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TAKEAWAY: Sovereign immunity does not extend to 35 U.S.C. §101 challenges in infringement suits brought by states.

In a decision of February 26, 2019, regarding a patent infringement suit brought by the University of Florida Research Foundation, Inc. (UFRF) against General Electric (GE), the Federal Circuit rejected UFRF’s claim that state sovereign immunity provided immunity to GE’s § 101 challenge. The court agreed that GE could assert the defense that UFRF’s patent was invalid under § 101.

First, the Federal Circuit held that UFRF waived sovereign immunity when it sued GE for patent infringement. The Federal Circuit further explained, “[t]hat waiver extends ‘not only to the cause of action but also to any relevant defenses and counterclaims.’” Slip op at 3 (citing Vas-Cath, Inc. v. Curators of Univ. of Mo., 473 F.3d 1376, 1381 (Fed Cir. 2007)).

Next, the Federal Circuit concluded that a § 101 challenge could serve as a defense to patent infringement. UFRF had cited Supreme Court case SCA Hytiene Products Aktiebolag v. First Quality Baby Products, LLC (2017) as limiting the defenses to patent infringement available under 35 U.S.C. § 282. The Federal Circuit noted that SCA Hygiene dealt with the equitable defense of laches and did not reach § 101. The court further stated that “[e]ven if § 282 did not extend to a § 101 eligibility challenge, such a challenge would still be a defense to a claim of infringement. We and the Supreme Court have long treated § 101 eligibility as a condition[] of patentability alongside §§102 and 103,” and “[w]e see no reason to depart from this practice now.” Slip op at 4-5.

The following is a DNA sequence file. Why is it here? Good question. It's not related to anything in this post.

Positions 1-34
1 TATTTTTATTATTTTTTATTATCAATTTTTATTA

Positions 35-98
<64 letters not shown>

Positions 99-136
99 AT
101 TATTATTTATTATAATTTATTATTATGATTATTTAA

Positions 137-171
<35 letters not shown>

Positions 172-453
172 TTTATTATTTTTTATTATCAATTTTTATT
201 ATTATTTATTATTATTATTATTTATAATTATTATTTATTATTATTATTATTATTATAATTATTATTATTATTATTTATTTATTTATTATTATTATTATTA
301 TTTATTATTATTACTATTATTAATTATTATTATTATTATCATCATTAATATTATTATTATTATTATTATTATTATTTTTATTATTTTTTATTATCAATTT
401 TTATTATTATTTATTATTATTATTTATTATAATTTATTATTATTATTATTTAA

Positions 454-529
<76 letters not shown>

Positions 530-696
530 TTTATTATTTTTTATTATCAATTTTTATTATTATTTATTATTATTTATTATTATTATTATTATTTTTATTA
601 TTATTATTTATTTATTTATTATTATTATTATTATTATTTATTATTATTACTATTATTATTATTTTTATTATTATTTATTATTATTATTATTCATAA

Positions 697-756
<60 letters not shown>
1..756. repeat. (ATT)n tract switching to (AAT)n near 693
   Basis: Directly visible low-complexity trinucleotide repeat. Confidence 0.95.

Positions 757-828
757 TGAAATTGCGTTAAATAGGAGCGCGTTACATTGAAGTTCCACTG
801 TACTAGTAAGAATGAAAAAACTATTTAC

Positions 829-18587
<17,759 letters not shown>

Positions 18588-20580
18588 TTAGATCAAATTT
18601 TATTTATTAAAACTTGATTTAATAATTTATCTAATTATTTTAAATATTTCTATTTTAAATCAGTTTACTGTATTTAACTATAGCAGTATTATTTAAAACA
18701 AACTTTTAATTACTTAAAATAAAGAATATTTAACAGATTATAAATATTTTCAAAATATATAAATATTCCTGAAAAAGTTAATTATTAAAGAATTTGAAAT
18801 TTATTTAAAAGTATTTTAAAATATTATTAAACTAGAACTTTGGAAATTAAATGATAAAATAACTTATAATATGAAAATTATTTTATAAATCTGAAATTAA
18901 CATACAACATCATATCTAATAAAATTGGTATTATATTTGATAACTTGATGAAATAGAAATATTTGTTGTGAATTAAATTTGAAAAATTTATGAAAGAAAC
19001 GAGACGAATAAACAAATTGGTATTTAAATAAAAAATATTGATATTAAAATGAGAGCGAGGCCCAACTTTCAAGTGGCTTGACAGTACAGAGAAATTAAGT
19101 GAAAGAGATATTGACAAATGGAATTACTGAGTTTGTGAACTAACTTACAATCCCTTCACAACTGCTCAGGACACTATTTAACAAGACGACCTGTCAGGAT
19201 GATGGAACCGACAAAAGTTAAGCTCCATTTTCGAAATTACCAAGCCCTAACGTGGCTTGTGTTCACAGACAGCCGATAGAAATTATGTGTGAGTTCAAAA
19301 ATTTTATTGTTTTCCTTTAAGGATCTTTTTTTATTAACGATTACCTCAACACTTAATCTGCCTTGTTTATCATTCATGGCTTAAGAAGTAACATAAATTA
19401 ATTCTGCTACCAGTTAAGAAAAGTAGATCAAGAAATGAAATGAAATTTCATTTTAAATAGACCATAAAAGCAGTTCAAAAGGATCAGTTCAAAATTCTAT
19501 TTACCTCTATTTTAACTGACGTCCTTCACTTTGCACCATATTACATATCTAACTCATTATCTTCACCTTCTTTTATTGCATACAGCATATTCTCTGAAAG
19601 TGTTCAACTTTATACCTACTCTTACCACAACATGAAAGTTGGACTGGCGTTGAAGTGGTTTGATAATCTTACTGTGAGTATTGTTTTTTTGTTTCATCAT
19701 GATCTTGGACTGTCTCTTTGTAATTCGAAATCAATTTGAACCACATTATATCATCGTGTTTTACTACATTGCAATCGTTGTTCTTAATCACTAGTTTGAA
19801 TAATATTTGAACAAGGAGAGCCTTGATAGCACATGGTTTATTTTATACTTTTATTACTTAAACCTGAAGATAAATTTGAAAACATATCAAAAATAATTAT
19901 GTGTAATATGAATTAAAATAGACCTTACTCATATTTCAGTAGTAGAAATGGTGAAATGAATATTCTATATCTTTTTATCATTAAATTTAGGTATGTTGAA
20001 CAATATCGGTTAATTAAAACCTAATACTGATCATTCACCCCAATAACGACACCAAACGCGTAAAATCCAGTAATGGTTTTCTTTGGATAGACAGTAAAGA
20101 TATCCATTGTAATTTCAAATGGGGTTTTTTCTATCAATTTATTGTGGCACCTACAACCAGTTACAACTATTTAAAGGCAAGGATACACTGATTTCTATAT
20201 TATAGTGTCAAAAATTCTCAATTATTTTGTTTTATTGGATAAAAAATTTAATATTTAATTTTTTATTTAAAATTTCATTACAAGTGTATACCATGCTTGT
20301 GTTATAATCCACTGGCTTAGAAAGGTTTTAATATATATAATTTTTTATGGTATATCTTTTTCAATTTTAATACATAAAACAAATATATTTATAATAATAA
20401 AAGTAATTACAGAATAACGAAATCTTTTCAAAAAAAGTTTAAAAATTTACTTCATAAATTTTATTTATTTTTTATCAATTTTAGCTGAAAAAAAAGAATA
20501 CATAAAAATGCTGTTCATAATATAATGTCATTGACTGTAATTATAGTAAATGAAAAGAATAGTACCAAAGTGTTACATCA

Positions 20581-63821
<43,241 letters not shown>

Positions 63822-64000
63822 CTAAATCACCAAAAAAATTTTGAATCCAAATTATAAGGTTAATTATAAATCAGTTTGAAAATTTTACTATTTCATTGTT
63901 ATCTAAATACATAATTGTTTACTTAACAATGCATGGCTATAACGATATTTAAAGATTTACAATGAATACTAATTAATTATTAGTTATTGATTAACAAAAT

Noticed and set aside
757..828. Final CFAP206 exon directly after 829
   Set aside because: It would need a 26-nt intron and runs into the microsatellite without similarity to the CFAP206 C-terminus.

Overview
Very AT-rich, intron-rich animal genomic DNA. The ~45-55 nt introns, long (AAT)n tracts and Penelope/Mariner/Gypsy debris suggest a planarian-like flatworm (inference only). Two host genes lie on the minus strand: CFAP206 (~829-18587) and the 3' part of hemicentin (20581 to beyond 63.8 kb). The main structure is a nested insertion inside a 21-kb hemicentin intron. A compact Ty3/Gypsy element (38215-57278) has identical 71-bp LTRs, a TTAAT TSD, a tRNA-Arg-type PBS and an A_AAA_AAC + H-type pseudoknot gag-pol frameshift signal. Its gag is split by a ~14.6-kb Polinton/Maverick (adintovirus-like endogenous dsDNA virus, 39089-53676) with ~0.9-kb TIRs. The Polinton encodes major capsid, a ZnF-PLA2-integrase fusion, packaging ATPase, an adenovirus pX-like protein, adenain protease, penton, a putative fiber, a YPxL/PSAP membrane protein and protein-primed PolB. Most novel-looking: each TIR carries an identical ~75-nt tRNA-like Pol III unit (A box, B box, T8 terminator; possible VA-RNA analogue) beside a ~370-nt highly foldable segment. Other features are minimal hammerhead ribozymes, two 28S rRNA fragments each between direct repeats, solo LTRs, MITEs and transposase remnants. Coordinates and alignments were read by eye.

The Federal Circuit then applied the two-step framework under Alice Corp. Party Ltd. v. CLS Bank International, 573 U.S. 208 (2014) to find UFRF’s patent invalid. The court thus affirmed grant of GE’s motion to dismiss the patent infringement suit.

The Federal Circuit’s decision confirms that a state entity waives its immunity when it voluntarily brings suit for patent infringement. Under such circumstances, sovereign immunity cannot shield a state from the defense of patent invalidity under § 101.

This case is University of Florida Research Foundation Inc. v. General Electric Co., case number 2018-1284, in the U.S. Court of Appeals for the Federal Circuit.